Verizon's NAP of the Americas in downtown Miami (Photo: Verizon)

Verizon's NAP of the Americas in downtown Miami (Photo: Verizon)

Verizon Confirms It May Sell Its Data Centers

After months of dismissing news reports that the company may be considering selling its data centers as rumors, Verizon Communications CFO Francis Shammo finally confirmed that the reports were true.

Speaking with analysts during the company’s fourth quarter 2015 earnings call Thursday, Shammo said the company was exploring opportunities to sell the assets. “We will always look for opportunities,” he said. “The data centers is an exploratory exercise to see if the asset is more valuable inside or outside the portfolio.”

Last year, Verizon sold its wireless communications towers, switching from an ownership to a leasing model, and it views its data centers in a similar fashion. If it can sell its data centers in a way that will free up capital that can be used for higher-return investments, they will be sold.

“There is no decision that has been made,” Shammo said. “This is an exploratory, and as we explore, if the numbers come out like it did on towers, then we’ll execute on a transaction. If it doesn’t, then we won’t.”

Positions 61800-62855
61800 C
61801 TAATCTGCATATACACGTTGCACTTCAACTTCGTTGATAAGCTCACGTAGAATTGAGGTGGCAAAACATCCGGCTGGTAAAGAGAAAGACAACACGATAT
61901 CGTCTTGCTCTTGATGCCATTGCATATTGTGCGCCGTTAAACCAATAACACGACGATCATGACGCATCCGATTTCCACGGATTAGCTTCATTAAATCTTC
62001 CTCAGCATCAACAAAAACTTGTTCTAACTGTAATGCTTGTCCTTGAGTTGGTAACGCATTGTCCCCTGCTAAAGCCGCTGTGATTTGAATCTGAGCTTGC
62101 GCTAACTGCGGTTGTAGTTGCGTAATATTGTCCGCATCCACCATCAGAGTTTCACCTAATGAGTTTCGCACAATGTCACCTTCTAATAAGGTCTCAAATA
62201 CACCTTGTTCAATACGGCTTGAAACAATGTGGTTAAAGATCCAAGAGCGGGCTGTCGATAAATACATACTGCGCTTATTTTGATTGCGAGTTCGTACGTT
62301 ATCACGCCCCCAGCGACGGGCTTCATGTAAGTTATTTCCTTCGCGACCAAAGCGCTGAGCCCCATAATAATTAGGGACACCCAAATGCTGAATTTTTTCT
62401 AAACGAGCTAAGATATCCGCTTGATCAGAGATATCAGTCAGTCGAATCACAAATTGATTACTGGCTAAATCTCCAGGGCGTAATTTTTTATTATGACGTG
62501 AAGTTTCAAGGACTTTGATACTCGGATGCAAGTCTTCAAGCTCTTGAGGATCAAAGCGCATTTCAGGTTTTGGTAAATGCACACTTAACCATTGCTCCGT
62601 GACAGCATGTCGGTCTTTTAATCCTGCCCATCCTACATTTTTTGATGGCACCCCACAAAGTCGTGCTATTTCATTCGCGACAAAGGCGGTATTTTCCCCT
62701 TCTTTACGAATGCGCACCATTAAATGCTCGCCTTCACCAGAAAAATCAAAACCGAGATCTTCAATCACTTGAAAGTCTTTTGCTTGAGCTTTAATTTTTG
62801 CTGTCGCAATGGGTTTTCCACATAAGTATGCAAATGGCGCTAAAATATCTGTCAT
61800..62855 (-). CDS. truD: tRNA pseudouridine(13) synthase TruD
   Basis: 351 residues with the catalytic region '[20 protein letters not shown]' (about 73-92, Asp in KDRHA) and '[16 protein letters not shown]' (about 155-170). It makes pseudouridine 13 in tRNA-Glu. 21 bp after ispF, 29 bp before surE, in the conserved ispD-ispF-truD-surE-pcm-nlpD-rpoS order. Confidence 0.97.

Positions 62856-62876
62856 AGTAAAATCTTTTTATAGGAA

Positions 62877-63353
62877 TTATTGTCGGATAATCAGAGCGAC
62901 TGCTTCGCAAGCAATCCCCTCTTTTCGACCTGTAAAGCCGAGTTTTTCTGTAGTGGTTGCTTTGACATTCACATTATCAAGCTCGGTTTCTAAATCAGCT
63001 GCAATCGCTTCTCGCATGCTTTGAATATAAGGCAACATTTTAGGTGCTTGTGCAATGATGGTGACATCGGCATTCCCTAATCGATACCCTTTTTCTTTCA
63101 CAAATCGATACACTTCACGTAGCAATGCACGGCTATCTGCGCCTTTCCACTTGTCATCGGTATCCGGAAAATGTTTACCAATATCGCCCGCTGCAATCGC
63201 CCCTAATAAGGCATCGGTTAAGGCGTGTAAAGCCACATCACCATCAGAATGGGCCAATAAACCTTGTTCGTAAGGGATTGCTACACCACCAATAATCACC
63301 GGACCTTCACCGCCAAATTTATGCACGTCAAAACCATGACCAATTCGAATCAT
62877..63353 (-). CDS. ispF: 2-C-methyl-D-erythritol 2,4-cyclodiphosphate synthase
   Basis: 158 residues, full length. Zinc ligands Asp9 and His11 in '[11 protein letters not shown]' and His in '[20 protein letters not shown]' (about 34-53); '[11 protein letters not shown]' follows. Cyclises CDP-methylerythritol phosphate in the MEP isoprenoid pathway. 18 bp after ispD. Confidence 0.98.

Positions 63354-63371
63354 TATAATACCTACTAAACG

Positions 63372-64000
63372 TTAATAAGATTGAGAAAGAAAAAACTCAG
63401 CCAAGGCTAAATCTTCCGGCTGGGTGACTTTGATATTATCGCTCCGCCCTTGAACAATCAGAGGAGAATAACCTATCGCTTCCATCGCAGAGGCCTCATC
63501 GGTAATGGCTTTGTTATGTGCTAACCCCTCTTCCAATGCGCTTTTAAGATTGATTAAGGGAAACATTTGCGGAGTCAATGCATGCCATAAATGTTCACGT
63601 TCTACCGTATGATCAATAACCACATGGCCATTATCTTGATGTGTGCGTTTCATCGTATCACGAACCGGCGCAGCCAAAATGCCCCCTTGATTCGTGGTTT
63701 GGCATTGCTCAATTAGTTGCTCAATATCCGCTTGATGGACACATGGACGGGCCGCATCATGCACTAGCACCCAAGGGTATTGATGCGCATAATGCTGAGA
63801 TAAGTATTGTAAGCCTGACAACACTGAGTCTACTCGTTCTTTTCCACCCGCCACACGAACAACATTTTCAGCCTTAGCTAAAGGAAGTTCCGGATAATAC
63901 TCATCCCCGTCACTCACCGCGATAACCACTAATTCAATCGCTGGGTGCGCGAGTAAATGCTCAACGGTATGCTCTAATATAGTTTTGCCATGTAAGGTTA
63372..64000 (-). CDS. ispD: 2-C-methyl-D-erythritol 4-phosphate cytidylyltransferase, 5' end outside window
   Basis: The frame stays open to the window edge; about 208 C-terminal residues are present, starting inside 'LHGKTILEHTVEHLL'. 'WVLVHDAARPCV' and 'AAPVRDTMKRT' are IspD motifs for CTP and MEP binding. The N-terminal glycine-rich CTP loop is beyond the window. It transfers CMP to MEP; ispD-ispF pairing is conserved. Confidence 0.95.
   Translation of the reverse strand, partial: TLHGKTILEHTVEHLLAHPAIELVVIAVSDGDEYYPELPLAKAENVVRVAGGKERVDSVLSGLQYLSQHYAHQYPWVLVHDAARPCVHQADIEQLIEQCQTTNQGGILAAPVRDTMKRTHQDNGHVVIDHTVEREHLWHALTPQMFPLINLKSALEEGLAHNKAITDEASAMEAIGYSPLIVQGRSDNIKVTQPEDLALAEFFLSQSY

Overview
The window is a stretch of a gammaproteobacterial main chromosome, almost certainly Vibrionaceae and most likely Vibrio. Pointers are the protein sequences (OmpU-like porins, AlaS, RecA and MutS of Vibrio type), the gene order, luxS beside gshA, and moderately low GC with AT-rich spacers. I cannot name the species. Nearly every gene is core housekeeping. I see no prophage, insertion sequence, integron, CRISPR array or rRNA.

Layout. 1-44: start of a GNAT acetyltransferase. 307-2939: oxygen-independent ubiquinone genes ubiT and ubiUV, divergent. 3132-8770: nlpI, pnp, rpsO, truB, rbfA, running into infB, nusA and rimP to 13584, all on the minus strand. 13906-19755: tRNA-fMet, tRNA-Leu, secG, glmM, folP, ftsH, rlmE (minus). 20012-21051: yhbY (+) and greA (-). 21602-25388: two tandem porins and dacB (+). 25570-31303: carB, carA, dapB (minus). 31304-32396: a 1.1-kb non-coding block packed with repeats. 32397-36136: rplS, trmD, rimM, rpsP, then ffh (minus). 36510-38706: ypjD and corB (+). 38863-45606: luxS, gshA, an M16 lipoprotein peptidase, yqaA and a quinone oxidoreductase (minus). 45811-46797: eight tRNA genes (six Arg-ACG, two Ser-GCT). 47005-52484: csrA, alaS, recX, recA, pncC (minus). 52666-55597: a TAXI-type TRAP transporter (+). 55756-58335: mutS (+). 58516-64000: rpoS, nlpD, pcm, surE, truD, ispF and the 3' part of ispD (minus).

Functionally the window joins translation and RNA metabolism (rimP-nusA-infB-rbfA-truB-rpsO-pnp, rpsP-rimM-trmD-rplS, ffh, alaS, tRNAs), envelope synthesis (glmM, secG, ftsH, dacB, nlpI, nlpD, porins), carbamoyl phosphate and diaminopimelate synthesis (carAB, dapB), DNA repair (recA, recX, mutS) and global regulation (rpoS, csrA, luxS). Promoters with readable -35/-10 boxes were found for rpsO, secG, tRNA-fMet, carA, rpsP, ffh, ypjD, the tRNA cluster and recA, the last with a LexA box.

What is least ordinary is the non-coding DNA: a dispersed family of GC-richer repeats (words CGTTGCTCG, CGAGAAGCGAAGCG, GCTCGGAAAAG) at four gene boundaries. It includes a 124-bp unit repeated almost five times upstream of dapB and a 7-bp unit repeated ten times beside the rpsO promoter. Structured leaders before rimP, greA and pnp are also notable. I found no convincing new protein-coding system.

Read more: Who May Buy Verizon’s Data Centers?

Reuters reported last year that Verizon was mulling the sale of its data center assets, citing anonymous sources. The news agency also reported that the 48 data centers in question could be worth as much as $2.5 billion.

Verizon’s data center portfolio is a mixed bag that includes some of the most valuable data centers in the world as well as many smaller, older facilities that aren’t attractive for potential buyers. The most valuable assets are data centers it gained through the $1.4 billion acquisition of data center provider Terremark in 2011.

The question now becomes whether Verizon will be open to selling some of its data centers, or whether it will insist of offloading the entire portfolio at once. The latter scenario, while good for Verizon, will be difficult to realize. There are many data center providers that would find former Terremark assets, such as NAP of the Americas in Miami or NAP of the Capital Region in Culpeper, Virginia, attractive, but there aren’t many that would want to own the whole portfolio.

Read more: Why CenturyLink Doesn’t Want to Own Data Centers

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About the Author

San Francisco-based business and technology journalist. Editor in chief at Data Center Knowledge, covering the global data center industry.

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